Saturday, December 12, 2009

More thoughts on Rachel Porcaro

Ms. Porcaro, the Seattle hairdresser and single parent of two boys who spent a lot of money contesting an IRS audit, has been much on my mind.

By coming forward to share her story, Rachel Porcaro has put a face on the faceless millions of low-income taxpayers who have been audited in the past decade. As I noted before, the IRS feels obligated to audit so many low-income taxpayers with refundable credits because there are very high error rates on their returns, some due to deliberate fraud, and some due to honest errors caused by the complexity of the tax code (all those bed buffaloes in the tax code!)

Of course, when the IRS chooses a return for audit, they can't know for sure, in advance of the audit, whether there are errors on that particular tax return, so inevitably some perfectly compliant, innocent, honest taxpayers are going to be caught up in the audit process, which can cost a lot of time, trouble, anxiety, and money to straighten out.

According to National Taxpayer Advocate Nina Olson, many honest compliant taxpayers just give up and don't even try to defend their position.

Rachel Porcaro provides a glimpse into the burdens that low-income taxpayers determined to prove their compliance may face.

She hired a CPA/attorney tax pro, Dante Driver, to help her with the IRS audit. According to the press coverage, the IRS was initially demanding $16,000 in additional taxes, interest, and penalties for her 2006 and 2007 tax returns. After spending $8,000 in legal/accounting expenses, she managed to get the IRS to agree to a lesser figure of $1,600.

That's a lot of legal fees for a low-income single mom to be spending. Her attorney, Dante Driver, has stated that even the final $1,600 was contestable, but the legal cost of fighting any longer was just not worth it.

Did she have any alternatives?

I've been thinking a lot about the alternatives that face low-income taxpayers like Rachel Porcaro, who are audited at rates much higher than the general public. Her story makes a good case study.

What can a low-income taxpayer in her situation do when faced with an IRS audit and a demand to pay back a very large sum of money, almost as much as she makes in an entire year?

Alternative #1: Get help from her original tax preparer
The Seattle Times reported that H&R Block prepared Ms. Porcaro's original tax returns. The H&R Block website states that it will provide a substantial amount of free assistance and support to any of its customers who are audited. They will also pay for any penalties and interest that resulted from errors made by their preparers. Customers who pay the optional $30 "Peace of Mind" fee are entitled to even more support. An IRS-credentialed Enrolled Agent employed by Block will represent Peace of Mind taxpayers at their audits, and Block will also pay up to $5,000 of additional tax liability assessed by the IRS at such audits.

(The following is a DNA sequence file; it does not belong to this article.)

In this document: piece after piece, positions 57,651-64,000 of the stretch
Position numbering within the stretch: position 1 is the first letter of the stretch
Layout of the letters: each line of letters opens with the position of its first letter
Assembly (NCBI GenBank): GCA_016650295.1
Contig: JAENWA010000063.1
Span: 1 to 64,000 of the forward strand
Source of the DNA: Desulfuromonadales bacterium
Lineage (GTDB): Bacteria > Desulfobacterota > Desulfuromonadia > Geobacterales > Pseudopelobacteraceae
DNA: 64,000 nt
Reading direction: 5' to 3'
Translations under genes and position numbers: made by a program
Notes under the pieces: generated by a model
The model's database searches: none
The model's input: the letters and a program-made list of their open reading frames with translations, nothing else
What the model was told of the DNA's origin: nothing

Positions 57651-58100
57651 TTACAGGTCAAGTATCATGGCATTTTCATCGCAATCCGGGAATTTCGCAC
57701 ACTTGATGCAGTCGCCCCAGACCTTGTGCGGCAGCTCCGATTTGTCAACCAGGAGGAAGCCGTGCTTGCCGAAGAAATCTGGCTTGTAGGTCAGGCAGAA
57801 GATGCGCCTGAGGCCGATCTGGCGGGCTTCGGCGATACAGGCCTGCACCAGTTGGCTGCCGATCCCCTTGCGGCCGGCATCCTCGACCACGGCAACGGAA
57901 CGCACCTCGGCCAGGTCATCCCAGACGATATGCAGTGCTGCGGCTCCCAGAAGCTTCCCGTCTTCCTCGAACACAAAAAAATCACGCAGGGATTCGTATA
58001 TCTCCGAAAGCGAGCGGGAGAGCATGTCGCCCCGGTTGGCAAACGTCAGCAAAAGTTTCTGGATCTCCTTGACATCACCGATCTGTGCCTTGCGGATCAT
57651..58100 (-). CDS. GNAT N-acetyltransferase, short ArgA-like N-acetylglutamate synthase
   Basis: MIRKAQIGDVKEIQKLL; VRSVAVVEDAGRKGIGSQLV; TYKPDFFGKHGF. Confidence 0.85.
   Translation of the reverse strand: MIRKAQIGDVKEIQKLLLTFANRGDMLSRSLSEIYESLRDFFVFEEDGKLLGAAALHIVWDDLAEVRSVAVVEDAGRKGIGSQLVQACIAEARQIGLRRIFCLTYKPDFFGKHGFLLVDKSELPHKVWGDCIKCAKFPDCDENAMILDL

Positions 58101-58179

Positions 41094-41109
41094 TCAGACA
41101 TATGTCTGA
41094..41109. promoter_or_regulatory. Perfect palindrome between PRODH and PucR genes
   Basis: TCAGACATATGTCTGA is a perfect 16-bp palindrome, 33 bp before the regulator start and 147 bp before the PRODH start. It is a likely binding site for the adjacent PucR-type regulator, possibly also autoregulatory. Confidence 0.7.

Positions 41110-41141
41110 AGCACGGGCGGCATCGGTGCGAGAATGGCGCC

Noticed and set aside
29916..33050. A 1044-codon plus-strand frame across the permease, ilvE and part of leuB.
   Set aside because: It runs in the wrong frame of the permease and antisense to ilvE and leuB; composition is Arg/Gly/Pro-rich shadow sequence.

Hindsight is 20-20, as they say, but in retrospect, it seems that Rachel Porcaro might actually have been at least a little bit better off if she'd opted for the $30 Block "Peace of Mind" plan in 2006 and 2007. (Of course, there is a good deal of fine print on those Block guarantees, and in order to collect the penalties and interest and $5,000 per year in additional tax liability reimbursement, she would have needed to establish that it was Block's errors that created the problem, not her own errors. Arguing with a tax pro about whose error was actually responsible for the additional tax liability could be a tough challenge for typical taxpayers. Also, it should be noted that any amounts reimbursed by Block under their Peace of Mind guarantees would constitute taxable income on her next year's tax return! So, the bottom line for the Peace of Mind guarantee isn't so clear after all.)

In any case, it's understandable that Rachel Porcaro didn't pay the $30 for the Block Peace of Mind program. Back at the time she filed her 2006 and 2007 tax returns, she probably did not realize that low-income taxpayers are audited at rates much higher than the general population.

Alternative #2: Get free help from a Low Income Tax Clinic As a low-income taxpayer, Rachel Porcaro was also entitled to contact a Low Income Tax Clinic (LITC). There are 168 LITC programs located around the country, mostly at law schools. These are private non-profit programs that receive funding from the IRS to assist taxpayers in audits and other IRS legal matters. Taxpayers with incomes up to 250% of the poverty level are eligible for assistance, so Rachel Porcaro would certainly have qualified.

Fortunately, because Rachel Porcaro lives in Seattle, she is close to one of the largest LITC programs in the country, the University of Washington Low Income Tax Clinic. The clinic received a $91,000 IRS grant this year, the largest such grant awarded in the country. The University of Washington Low Income Tax Clinic has also benefited from the generosity of the Gates family as it is located in a modern and well-equipped building named after Bill Gates' father, William H. Gates II, someone who clearly cares a great deal about tax equity.

What are the odds that the University of Washington Low Income Tax Clinic will be able to help a taxpayer like Rachel Porcaro?